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EU Ship Recycling Regulations Under Review: Potential Changes and Impact on Asian Yards

The World of Ship Recycling: A Look at Industry Leaders: Challenges and the Future

EU Ship Recycling Regulations Under Review: Potential Changes and Impact on Asian Yards

The European Commission’s review of its Ship Recycling Regulations (EUSRR) is nearing completion, with results expected in the second quarter of 2024. This review holds significant implications for the future of shipbreaking practices, particularly concerning the potential for EU-flagged ships to be dismantled in Asian yards.

The Context: A Decade of EU Regulations and the Hong Kong Convention

The EUSRR was implemented in 2013 as a response to the slow adoption of the International Maritime Organization’s (IMO) Hong Kong Convention, which aimed to establish global standards for safe and environmentally sound ship recycling. However, the Hong Kong Convention lacked sufficient ratifications to enter into force at the time.

The EUSRR mandated that all EU-flagged ships exceeding 500 gross tonnage (GT) reaching their end-of-life must be recycled in facilities approved by the EU. These facilities adhere to strict environmental and worker safety standards. Additionally, since December 2020, all existing EU-flagged ships and non-EU ships calling at EU ports are required to maintain an Inventory of Hazardous Materials (IHM), detailing the location and quantity of hazardous materials onboard.

Five Years Later: Reviewing the Effectiveness of EUSRR

After five years of operation, the EU initiated a review of the EUSRR in 2023 to assess its effectiveness in achieving its intended goals. The review involved a public consultation period that concluded in June 2023, receiving 16 submissions containing various perspectives and suggestions.

Potential Changes and Their Impact on Asian Yards

While the specific contents of the review’s findings remain unknown, several factors suggest potential changes to the EUSRR and their subsequent impact on Asian shipbreaking practices:

  • The Hong Kong Convention’s Entry into Force: The Hong Kong Convention finally entered into force in September 2023, establishing a global framework for ship recycling. This development could potentially lead to the harmonization of regulations and the recognition of compliant facilities outside the EU list.
  • EU’s Shifting Stance on Waste Shipment Regulation: The EU is reportedly considering revisions to its Waste Shipment Regulation, which currently restricts the export of waste, including ships, for recycling in certain non-OECD countries. A relaxation of these restrictions could pave the way for EU-flagged ships to be legally recycled in compliant Asian yards.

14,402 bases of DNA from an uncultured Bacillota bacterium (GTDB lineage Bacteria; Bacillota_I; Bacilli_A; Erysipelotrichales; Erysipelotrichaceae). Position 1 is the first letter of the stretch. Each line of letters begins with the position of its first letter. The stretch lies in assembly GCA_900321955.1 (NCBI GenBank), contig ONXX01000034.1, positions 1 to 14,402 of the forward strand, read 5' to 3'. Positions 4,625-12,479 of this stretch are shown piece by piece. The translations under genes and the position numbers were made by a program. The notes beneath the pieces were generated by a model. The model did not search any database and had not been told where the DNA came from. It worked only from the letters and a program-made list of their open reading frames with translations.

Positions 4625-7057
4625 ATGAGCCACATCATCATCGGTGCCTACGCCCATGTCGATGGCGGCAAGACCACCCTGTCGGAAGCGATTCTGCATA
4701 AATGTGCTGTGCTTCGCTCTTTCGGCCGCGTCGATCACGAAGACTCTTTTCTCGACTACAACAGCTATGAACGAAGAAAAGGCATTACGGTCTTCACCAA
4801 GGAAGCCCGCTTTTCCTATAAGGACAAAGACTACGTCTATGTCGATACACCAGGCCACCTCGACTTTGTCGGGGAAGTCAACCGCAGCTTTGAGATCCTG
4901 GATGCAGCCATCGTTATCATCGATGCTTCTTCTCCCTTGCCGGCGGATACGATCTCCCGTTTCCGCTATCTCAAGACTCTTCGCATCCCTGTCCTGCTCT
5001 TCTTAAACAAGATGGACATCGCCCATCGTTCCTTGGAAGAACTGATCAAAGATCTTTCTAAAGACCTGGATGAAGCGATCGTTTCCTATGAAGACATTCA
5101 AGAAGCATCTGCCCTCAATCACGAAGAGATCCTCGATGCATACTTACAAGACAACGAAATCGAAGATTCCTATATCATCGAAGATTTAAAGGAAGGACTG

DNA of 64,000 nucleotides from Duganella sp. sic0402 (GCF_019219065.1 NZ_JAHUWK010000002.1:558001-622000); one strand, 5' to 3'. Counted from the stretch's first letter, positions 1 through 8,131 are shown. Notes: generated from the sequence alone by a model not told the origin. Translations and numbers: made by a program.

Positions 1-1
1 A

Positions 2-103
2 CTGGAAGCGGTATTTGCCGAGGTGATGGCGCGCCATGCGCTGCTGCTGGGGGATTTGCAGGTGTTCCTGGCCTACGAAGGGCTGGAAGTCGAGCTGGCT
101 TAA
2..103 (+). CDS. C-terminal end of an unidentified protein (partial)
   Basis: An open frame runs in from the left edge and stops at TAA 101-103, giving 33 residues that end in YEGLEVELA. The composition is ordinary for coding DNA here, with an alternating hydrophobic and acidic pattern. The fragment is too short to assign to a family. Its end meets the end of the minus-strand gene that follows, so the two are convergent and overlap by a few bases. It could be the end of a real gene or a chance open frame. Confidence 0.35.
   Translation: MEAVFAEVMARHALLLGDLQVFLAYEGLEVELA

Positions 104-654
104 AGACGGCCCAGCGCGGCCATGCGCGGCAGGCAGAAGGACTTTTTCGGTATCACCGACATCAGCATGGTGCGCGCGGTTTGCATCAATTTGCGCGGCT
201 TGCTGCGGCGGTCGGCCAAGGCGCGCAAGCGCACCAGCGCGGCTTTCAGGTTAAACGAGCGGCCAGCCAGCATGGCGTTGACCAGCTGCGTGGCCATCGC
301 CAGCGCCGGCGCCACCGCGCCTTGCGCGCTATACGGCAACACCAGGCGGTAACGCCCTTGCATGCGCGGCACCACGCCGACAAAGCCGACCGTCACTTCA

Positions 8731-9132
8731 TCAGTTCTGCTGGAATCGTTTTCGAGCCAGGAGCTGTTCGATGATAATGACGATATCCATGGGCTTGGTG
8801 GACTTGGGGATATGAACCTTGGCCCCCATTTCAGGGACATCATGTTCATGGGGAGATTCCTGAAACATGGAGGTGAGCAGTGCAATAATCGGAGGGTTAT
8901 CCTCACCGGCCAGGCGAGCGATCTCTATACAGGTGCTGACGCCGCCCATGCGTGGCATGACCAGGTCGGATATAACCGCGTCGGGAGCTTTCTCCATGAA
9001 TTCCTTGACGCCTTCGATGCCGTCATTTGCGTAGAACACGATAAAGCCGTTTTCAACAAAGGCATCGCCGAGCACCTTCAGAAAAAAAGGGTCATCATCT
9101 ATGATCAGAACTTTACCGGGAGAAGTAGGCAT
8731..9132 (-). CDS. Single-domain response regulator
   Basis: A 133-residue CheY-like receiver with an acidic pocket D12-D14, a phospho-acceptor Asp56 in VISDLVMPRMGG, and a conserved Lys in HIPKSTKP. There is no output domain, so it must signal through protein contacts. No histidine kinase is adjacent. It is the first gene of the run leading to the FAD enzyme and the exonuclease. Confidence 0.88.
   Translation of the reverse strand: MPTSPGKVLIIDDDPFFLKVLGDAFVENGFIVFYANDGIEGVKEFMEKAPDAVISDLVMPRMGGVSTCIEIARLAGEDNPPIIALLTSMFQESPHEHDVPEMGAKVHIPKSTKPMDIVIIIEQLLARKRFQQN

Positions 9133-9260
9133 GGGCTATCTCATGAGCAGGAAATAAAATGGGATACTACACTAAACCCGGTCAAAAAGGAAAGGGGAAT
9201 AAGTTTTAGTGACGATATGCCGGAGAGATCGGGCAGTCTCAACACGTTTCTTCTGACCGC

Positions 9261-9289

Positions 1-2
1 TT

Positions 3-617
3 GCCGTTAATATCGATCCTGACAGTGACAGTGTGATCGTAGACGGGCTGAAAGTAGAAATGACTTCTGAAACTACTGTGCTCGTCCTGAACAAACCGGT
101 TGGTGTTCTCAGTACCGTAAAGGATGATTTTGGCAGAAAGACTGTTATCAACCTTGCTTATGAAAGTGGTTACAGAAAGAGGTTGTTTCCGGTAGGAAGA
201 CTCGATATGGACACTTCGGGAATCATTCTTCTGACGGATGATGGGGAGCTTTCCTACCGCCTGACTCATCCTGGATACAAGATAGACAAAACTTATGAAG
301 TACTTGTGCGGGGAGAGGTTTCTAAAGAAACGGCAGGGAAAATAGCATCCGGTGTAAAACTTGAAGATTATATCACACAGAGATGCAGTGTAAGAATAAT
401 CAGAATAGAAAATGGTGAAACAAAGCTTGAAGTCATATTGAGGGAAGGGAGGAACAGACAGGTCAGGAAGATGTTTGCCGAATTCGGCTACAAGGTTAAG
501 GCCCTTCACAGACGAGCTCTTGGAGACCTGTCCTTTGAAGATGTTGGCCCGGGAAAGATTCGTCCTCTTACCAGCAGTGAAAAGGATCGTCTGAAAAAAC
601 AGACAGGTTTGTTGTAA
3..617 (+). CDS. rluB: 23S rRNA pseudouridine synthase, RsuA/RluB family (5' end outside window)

Uncertainties and Remaining Questions

The outcome of the EUSRR review and its potential impact on Asian shipbreaking practices remain uncertain. Key questions to consider include:

  • What specific changes will be proposed in the review?
  • Will the changes encourage or discourage the use of Asian shipbreaking facilities?
  • How will the revised regulations interact with the Hong Kong Convention and the EU Waste Shipment Regulation?

It is crucial to monitor the review’s findings and subsequent policy decisions to understand their implications for the future of ship recycling practices, particularly concerning the potential involvement of Asian yards in dismantling EU-flagged vessels.

Additional Considerations

Beyond the regulatory landscape, other factors will continue to influence the use of Asian shipbreaking facilities:

  • Capacity and Availability of Compliant Yards: The availability of sufficient and geographically accessible compliant shipbreaking facilities, both within and outside the EU, will play a crucial role in determining the feasibility of alternative options.
  • Economic Factors: Cost-effectiveness remains a significant consideration for ship owners when choosing recycling facilities. Balancing environmental and safety concerns with economic viability will be essential.


The coming months will be crucial in determining the future of ship recycling practices for EU-flagged vessels. The outcome of the EUSRR review, coupled with developments in the Hong Kong Convention and the EU Waste Shipment Regulation, will likely shape the landscape and potentially open doors for Asian yards to participate in compliant shipbreaking activities.

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